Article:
Stress is a modern-day malady that most of us can’t avoid. The pressure that comes from trying to juggle work, families, school and finances is something we can all relate to.
“And we can’t talk about stress without talking about the pandemic,” says Amanda Warden, a behavioral health therapist at Henry Ford Health. “That has impacted everybody and has piled on even more to everyone’s baseline stress levels.”
What’s So Bad About Stress?
Being under stress on a daily basis can have negative effects on your health. Then on top of that, you may experience unexpected new stressors (losing your job, a loved one getting sick, a natural disaster). “It can be the perfect mix that pushes you over the edge,” says Warden.
The side effects of too much stress can show up in various ways. Some signs you’re not coping well might include:
- Difficulty concentrating: Stress can make it more difficult to focus and stay on task without your mind wandering.
- Digestive issues: There’s a strong connection between your mind and your gut. Being under stress can affect your digestion, leading to upset stomach, diarrhea or nausea.
- Physical tension: When you’re feeling stressed, you often hold that tension in your muscles. You might clench your jaw, furrow your forehead or tense your shoulders.
- Sleep disruption: “Stress impacts sleep and that impacts everything else,” says Warden. Your stressed-out brain goes into overdrive, making it difficult to fall asleep and stay asleep.
Reaching For A Drink Isn’t The Best Coping Strategy
If you find yourself pouring a glass of wine (or several) at the end of a stressful day, you’re not alone. Some studies estimate that excessive drinking increased by more than 20% during the pandemic.
And while a drink might help you relax, alcohol (or another substance) isn’t the most effective solution for managing stress. “It’s a temporary fix that can help you ignore your stress or desensitize you to it in the moment,” says Warden. “But as soon as you sober up, that problem and that stress are still there.”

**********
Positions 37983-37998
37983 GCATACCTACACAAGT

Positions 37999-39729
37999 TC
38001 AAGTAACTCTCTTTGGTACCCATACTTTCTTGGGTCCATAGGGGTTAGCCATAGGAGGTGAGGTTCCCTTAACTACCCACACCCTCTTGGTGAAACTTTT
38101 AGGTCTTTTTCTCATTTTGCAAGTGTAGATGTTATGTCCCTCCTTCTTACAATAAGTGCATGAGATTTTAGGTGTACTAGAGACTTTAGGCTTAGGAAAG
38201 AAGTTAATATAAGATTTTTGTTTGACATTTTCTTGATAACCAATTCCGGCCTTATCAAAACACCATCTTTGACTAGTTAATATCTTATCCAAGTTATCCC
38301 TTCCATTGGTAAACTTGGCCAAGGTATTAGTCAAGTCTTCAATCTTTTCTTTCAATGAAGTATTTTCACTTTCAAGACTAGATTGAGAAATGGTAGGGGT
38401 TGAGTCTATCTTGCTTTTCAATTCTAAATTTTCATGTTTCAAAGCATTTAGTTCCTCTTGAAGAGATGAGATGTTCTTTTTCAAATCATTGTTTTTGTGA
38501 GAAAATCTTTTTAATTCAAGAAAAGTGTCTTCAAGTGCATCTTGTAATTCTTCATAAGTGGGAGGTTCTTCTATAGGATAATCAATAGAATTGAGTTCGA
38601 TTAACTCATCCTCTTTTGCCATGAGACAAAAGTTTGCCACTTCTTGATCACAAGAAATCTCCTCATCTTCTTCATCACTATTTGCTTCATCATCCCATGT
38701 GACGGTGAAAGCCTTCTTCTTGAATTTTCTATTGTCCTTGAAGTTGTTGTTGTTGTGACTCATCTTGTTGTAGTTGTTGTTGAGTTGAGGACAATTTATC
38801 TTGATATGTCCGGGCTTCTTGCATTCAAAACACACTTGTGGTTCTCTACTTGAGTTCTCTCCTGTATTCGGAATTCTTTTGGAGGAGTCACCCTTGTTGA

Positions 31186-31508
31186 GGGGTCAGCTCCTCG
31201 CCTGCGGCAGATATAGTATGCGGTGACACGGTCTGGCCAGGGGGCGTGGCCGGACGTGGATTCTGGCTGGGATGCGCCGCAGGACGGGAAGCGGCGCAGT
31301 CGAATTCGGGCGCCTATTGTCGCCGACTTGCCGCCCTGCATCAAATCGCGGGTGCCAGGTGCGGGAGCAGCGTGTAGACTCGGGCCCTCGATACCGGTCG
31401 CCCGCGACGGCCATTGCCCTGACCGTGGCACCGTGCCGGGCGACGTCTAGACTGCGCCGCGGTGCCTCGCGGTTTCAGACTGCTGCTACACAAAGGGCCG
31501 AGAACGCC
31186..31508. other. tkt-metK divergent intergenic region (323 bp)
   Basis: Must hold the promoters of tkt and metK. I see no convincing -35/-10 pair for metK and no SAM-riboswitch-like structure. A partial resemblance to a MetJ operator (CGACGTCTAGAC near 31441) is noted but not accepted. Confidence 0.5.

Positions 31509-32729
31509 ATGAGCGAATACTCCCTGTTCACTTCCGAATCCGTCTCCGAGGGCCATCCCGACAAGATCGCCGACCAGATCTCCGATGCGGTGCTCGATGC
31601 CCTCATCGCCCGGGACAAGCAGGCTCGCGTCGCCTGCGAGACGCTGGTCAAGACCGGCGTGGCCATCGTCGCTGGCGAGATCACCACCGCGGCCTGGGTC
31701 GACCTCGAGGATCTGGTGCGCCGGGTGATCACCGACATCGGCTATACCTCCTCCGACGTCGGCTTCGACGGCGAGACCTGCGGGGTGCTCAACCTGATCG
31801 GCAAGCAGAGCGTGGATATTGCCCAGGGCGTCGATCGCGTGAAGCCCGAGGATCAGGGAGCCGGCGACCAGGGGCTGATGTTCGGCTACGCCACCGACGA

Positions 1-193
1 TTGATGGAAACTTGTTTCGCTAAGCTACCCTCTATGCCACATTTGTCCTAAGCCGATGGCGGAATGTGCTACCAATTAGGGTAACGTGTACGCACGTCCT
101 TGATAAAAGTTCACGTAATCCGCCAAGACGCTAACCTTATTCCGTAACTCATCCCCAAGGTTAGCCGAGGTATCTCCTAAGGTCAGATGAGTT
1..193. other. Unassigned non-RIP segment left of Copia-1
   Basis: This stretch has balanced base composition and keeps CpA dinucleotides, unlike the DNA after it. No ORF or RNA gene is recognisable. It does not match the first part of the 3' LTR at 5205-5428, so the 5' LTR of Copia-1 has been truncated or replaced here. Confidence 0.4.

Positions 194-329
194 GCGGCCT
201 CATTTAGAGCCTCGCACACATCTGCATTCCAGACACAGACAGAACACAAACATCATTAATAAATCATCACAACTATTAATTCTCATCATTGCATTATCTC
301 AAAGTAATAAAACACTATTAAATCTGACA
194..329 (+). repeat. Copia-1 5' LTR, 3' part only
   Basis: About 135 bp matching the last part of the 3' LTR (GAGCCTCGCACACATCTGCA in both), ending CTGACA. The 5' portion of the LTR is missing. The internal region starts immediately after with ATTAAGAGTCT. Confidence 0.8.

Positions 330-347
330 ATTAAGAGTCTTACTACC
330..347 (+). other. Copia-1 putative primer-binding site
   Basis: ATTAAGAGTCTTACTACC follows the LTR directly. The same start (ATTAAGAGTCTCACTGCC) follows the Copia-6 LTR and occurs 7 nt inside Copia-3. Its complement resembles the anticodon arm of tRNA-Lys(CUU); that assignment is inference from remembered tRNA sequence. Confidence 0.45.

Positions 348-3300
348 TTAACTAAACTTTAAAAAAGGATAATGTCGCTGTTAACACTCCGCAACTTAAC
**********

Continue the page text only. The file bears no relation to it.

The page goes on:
Healthy Ways To Manage Stress
Think of your stress levels as a cup of water. Every time something stressful happens, you pour in a little more water until the level gets dangerously high. “If you don’t empty the cup a little every day, the next stressor may make it overflow,” says Warden.
Emptying that cup means finding healthy ways to reduce and manage your stress — and practicing them on a daily basis. “The better you manage daily stress, the better your coping skills will be in the heat of the moment,” she says.
Some self-soothing techniques you can try include:
- Breathing exercises: Taking several deep breaths is a quick way to calm yourself in a stressful situation. Warden recommends practicing a technique called “square breathing” every day to help make it more effective when you’re under stress. To do it: breathe in to a count of five (visualize drawing one side of a square as you inhale). Hold for a count of five (visualize drawing another side of the square). Exhale for five (visualize drawing the third side of the square). Hold for five (visualize drawing the final line of the square).
- Exercising: Don’t add to your stress by making an intense gym session or long run another thing on the to-do list. Anything that gets your body moving — including a walk with the dog or playing a game with your kids ¬— can help relieve stress.
- Spending time outdoors: The change of scenery, fresh air and sunshine can help lift your mood. Even time outdoors in less-than-ideal weather can improve your mindset.
- Reviving a childhood interest: Think of activities you enjoyed as a kid — puzzles, painting, digging in the garden — and work those back into your routine. Tapping into your inner child is a great way to relieve stress.
- Fidgeting: Playing with a fidget spinner, squeezing a stress ball or rolling around some Play-Doh are great ways to distract and calm your mind. “They provide sensory stimulation and help give you a place to put your anxiety,” says Warden.
To find a behavioral health therapist or doctor at Henry Ford, visit henryford.com or call 1-800-436-7936.
Amanda Warden is a behavioral health therapist who sees patients at One Ford Place in Detroit.